According to Tracy Yeo, Zebra Technologies country lead in the Philippines, the top three issues that are hindering the widespread adoption of cloud technology in the Philippines are: fear of security breaches, lack of IT knowledge, and the lack of internet infrastructure in the country.

As it is, “enterprises in the Philippines consider cloud technology to be a powerful tool that can improve business operations and services. In fact, about 30% of the total workload in the country are already in the cloud,” Yeo said. “However, while businesses are open to adopting cloud technology, most of them are wary about the security of the platform. This is especially after several high-profile security breaches that have taken place in recent years. The general perception in the country is that transitioning to the cloud makes users more vulnerable to security breaches.”

But Yeo said that there are companies – such as Zebra Technologies – that “has been empowering” businesses to achieve “performance edge.”

In Zebra Technology’s case, in particular, “for the past 50 years, (we have) a wide range of solutions and products including mobile computers, printers, scanners, RFID solutions, locating systems hardware and software, among others, to cater to the varying needs of its end-customers.”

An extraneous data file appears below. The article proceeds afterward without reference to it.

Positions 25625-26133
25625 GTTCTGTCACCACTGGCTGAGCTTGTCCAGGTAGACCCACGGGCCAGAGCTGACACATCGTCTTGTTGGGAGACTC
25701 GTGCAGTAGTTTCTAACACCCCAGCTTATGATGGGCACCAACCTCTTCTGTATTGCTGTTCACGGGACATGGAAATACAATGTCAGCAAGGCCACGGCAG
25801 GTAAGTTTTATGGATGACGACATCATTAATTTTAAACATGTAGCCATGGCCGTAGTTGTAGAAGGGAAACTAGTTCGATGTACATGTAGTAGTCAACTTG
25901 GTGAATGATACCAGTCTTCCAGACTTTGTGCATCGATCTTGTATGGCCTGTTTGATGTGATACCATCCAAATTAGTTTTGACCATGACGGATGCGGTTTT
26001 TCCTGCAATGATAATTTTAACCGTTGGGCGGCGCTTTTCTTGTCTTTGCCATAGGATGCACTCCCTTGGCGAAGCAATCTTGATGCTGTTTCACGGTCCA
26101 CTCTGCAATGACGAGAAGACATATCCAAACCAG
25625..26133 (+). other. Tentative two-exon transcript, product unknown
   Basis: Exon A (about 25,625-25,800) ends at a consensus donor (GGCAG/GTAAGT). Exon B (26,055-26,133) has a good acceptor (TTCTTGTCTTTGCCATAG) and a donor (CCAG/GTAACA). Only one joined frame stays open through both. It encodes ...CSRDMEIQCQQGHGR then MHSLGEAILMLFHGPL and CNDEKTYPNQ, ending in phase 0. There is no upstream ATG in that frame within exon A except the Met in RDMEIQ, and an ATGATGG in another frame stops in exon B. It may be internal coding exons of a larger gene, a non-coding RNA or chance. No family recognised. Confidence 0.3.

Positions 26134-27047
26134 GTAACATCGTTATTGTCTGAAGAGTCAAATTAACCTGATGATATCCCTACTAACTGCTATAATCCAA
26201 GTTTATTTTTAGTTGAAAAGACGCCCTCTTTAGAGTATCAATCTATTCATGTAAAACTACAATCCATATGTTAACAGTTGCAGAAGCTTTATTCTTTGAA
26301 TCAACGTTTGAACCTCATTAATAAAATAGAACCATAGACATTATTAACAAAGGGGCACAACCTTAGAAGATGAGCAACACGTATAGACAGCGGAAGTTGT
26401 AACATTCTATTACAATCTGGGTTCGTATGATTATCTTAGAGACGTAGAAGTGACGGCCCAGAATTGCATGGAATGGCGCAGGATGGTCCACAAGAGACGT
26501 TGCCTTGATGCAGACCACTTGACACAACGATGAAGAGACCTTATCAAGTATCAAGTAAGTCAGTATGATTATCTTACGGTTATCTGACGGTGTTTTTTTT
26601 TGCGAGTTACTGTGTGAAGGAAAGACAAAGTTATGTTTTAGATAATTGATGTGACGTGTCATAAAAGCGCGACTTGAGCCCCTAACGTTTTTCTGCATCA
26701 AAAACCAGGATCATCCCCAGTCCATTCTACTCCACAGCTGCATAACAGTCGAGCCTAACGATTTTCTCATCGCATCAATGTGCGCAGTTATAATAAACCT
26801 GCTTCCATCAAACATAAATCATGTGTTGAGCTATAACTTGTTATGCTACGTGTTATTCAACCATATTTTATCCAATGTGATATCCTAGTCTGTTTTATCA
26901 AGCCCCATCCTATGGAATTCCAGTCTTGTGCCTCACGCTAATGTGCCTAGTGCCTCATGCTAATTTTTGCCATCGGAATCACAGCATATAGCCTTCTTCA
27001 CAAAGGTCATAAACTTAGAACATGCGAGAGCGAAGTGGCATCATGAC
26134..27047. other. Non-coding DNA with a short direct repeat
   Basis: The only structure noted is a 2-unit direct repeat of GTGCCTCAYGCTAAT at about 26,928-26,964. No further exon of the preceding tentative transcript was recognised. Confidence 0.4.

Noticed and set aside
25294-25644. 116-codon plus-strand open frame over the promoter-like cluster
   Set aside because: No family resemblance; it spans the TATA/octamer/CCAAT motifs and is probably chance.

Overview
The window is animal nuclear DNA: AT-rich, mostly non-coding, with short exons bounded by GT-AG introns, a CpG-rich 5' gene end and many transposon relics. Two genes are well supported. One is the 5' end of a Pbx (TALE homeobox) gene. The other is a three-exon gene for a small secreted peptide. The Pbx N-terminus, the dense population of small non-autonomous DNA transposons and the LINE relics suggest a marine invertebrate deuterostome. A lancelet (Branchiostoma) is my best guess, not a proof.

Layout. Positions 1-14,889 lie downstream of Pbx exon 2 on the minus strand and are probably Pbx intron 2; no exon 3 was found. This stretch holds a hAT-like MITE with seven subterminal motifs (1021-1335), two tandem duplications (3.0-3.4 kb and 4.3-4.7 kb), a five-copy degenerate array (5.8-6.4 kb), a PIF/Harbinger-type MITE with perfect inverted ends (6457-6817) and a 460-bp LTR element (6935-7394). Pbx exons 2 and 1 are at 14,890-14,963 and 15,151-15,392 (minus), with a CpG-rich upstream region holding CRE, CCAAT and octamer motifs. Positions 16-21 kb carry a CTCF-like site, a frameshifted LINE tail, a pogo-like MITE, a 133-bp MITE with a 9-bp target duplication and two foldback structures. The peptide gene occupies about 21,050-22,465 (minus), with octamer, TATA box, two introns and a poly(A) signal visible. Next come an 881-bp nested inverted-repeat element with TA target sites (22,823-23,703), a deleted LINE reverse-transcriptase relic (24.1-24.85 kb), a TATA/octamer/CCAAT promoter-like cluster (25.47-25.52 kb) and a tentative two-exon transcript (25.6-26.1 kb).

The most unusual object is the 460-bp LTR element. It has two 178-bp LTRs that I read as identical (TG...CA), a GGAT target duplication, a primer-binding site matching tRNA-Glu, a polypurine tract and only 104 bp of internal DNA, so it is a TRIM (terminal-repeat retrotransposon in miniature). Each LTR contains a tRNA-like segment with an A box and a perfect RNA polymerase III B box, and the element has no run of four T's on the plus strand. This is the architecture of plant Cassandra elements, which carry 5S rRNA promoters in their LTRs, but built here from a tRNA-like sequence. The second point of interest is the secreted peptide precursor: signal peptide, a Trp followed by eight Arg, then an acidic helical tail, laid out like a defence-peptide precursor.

‘Still a long way ahead for Phl to become fully cloud ready’ – Vertiv Phl

“There is still a long road ahead for the Philippines to become fully cloud ready.” This is according to Jason Lim, country manager of Vertiv Philippines. But “improvements are being made across the industry… thanks to government support and its adoption of a ‘cloud first’ policy.”

When it comes to the challenges faced by the country (that affect its cloud-readiness), the three concerns faced by customers are: security, infrastructure readiness and resources.

But in the end, “concerns regarding security, infrastructure readiness and resources are causing many companies to be hesitant to shift to a cloud-first policy. In addition, bandwidth concerns, such as slow internet speeds, remain a concern. Many companies here, however, are slowly but surely transitioning to a cloud-based approach, but there is still much to be done.”

Hesitance present due to uncertainty of how to start with cloud journey – MIS & IT Group

“In today’s digital shift, decision-makers are now taking on steps to embark on a cloud adoption journey,” said Mauch Franco, group head for cloud, online and data center services at MIS & IT Group. “Organizations believe cloud can help them thrive in the ever-changing digital environment as they seek new revenue streams and business models. With cloud, businesses can deliver their products and services faster, optimize their performance, and improve the reliability of their services.”